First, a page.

It’s Banned Books Week! Happy Banned Books Week! Of course, we know this is a mostly American event promoted by the American Library Association, but censorship has never been confined to any one era or country, so we decided it was worth bringing up.
Most articles observing Banned Books Week focus on books that were once banned or those that have been challenged as inappropriate for American schools and libraries. It’s easy to look back with amusement at books that were banned fifty or a hundred years ago that are now considered classics. Like that time France, England, New Zealand, Argentina, and South Africa banned Lolita. But there are countless books currently banned by governments or schools around the world, and countless writers in danger because of their writing — and some of those cases are just as strange and surprising.
So, in honor of Banned Books Week, here are just ten from around the world.
1. The United States: Twilight
What? Americans most often campaign to have certain young adult novels removed from public and school libraries. Classics that deal with mature themes like J.D. Salinger’s The Catcher in the Rye and Harper Lee’s To Kill a Mockingbird come under fire all the time. But this year the insanely popular Twilight novels made the most banned list. And no, it’s not because the writing is so bad that reading the Twilight series will make you dumber. Parents and other groups complain that the books are too sexually explicit and contain offensive language. Well, obviously. That’s why teenagers love them!
2. Australia: American Psycho
You won’t find American Psycho on the shelf in Australian bookstores. If you want to buy a copy of the extremely graphic 1991 serial killer novel, you must be over age 18 and you have to ask for it at the counter. Then it comes in a plastic wrapper. As it turns out, the book’s American author Brett Easton Ellis thinks that’s just fine.
3. India: The Satanic Verses
Salman Rushdie’s 1988 novel is probably the most spectacularly banned book of all time. There were riots all over the world when it was published because it was considered blasphemous against Islam. Iran’s spiritual leader Ayatollah Ruhollah Khomeini issued a fatwa (in this case a million dollar bounty on Rushdie’s head) and the author spent a decade in hiding. And that’s the short version of all the death threats and backlash the book inspired. So, perhaps it shouldn’t be surprising that the controversial novel and its author are both still banned in Rushdie’s native India (and a lot of other countries). But, come on, the ’80s were a long time ago, and The Satanic Verses is an award winning novel. On the other hand, the book’s Japanese translator was stabbed to death in 1991, so maybe people are still mad.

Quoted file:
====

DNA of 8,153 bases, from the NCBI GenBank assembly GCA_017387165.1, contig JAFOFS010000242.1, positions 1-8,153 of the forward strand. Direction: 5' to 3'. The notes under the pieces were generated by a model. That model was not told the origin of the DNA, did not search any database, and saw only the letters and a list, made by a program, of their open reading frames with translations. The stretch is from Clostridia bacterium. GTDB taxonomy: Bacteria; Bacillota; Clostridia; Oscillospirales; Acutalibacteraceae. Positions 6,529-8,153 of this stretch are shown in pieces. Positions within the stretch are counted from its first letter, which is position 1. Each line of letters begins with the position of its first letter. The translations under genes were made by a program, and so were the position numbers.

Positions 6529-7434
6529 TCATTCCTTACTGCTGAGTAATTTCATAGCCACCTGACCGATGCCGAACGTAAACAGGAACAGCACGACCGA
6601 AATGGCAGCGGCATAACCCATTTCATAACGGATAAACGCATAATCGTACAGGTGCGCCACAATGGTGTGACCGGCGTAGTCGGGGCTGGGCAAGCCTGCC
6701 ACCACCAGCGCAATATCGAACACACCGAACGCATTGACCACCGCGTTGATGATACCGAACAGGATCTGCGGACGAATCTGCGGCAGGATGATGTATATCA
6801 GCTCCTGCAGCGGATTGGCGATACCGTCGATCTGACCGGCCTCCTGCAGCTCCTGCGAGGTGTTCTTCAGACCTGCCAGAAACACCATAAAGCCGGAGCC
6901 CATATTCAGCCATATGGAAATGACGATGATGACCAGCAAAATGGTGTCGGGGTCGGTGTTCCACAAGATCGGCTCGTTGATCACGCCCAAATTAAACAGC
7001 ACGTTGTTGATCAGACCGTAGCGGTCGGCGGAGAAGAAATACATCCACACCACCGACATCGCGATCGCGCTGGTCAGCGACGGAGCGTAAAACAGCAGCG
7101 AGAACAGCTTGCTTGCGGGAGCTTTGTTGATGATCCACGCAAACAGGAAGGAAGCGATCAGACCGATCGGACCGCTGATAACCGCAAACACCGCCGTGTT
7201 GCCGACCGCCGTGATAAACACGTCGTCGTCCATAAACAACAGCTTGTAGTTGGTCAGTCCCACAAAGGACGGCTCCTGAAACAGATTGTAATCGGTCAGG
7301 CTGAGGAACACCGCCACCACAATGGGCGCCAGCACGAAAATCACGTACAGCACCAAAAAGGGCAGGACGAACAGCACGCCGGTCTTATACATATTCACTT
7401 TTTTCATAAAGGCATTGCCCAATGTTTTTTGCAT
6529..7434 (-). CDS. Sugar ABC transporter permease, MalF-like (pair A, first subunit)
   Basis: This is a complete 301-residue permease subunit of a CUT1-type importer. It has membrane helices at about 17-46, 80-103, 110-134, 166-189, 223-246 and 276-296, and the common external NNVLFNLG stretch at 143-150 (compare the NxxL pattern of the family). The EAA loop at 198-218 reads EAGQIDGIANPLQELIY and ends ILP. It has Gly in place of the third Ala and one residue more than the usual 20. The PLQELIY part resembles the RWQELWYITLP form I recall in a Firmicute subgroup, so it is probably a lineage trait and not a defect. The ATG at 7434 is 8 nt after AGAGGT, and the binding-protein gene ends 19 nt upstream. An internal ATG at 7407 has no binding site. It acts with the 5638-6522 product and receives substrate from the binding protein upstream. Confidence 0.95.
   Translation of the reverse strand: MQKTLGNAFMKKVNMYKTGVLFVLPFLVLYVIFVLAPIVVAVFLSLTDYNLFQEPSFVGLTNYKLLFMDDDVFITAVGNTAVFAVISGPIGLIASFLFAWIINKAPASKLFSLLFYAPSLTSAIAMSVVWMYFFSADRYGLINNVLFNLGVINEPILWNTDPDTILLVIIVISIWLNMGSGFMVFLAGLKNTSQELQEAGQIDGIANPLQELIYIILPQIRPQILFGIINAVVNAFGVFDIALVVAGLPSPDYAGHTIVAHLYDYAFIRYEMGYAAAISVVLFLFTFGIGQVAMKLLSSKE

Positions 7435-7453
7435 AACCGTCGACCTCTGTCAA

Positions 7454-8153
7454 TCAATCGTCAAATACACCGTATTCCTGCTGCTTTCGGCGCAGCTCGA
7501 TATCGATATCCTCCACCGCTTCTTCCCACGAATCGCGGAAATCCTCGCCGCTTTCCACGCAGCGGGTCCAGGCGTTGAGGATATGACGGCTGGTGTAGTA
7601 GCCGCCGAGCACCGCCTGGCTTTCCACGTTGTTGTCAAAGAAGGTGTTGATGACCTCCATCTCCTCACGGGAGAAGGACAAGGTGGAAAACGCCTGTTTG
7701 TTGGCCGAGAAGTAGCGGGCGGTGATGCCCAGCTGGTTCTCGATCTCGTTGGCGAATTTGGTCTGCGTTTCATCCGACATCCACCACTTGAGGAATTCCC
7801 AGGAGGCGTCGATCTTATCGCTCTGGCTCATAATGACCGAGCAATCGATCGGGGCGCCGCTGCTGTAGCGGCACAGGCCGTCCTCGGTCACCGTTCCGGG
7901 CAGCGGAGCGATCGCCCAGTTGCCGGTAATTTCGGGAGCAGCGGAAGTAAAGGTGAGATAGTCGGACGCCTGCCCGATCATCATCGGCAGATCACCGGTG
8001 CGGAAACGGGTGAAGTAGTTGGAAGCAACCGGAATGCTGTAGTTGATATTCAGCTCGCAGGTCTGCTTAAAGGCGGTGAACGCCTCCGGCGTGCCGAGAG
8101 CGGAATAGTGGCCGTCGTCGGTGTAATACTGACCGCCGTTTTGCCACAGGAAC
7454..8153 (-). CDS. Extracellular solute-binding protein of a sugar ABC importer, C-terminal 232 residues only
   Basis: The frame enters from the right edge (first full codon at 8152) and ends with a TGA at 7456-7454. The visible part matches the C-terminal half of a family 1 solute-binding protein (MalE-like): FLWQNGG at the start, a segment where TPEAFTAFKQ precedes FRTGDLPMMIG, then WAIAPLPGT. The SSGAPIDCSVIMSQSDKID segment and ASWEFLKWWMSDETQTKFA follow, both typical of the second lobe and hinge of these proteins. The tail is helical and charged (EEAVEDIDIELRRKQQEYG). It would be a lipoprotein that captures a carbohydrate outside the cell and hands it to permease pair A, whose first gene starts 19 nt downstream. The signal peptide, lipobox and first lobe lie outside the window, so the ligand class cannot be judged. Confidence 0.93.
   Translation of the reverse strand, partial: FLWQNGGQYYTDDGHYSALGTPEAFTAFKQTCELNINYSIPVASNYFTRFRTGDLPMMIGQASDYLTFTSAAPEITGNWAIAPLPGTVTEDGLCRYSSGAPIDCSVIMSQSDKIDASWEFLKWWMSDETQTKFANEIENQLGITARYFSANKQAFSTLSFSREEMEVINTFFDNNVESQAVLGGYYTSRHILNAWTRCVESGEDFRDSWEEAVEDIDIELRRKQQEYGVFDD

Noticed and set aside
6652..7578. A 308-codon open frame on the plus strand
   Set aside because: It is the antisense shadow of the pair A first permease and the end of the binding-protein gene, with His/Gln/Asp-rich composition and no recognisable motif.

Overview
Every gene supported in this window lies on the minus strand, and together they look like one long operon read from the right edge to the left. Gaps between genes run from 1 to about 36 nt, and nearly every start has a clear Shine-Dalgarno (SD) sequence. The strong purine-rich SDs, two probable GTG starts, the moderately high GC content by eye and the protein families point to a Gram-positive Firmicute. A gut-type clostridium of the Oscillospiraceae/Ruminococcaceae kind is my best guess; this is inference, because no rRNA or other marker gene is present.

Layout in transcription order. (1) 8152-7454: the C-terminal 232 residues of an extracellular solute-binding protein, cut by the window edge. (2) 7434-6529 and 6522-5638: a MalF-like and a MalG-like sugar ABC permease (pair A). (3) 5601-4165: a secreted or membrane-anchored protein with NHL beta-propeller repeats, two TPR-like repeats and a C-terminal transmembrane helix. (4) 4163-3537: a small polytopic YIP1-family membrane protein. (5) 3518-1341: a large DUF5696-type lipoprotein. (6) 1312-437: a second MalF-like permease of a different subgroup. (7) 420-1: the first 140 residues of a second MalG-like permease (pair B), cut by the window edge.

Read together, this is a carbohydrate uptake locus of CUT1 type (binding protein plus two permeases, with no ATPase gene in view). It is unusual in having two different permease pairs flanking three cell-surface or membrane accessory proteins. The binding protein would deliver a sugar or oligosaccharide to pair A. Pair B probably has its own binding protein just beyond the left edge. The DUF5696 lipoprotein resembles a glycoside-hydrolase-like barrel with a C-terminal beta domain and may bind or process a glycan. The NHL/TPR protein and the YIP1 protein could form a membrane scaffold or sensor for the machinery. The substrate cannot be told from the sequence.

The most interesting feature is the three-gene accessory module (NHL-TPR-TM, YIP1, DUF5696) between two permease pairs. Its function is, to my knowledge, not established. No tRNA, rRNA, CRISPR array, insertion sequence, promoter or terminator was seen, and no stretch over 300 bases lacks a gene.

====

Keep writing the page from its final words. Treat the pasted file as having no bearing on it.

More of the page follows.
4. Denmark: Jaeger
This book, written by former Danish special forces soldier Thomas Rathsack, was challenged by the military in Denmark last year because it allegedly poses a national security risk. The book’s title translates to Hunter: At War With the Elite and it reveals the details of operations he took part in in Afghanistan and Iraq. Rathsack does not reveal full names or exact locations in the book, but he does describe certain actions, such as dressing in Afghan clothes and carrying a concealed weapon, that violate the Geneva Conventions. Rathsack faces criminal charges for the secrets he has revealed but the courts rejected the call to ban the book — but only because it had already been published. He is also on Facebook. BTW, there is a very similar case in the US dealing with the spy memoir Operation Dark Heart.
5. Japan: Toppamono Sorekara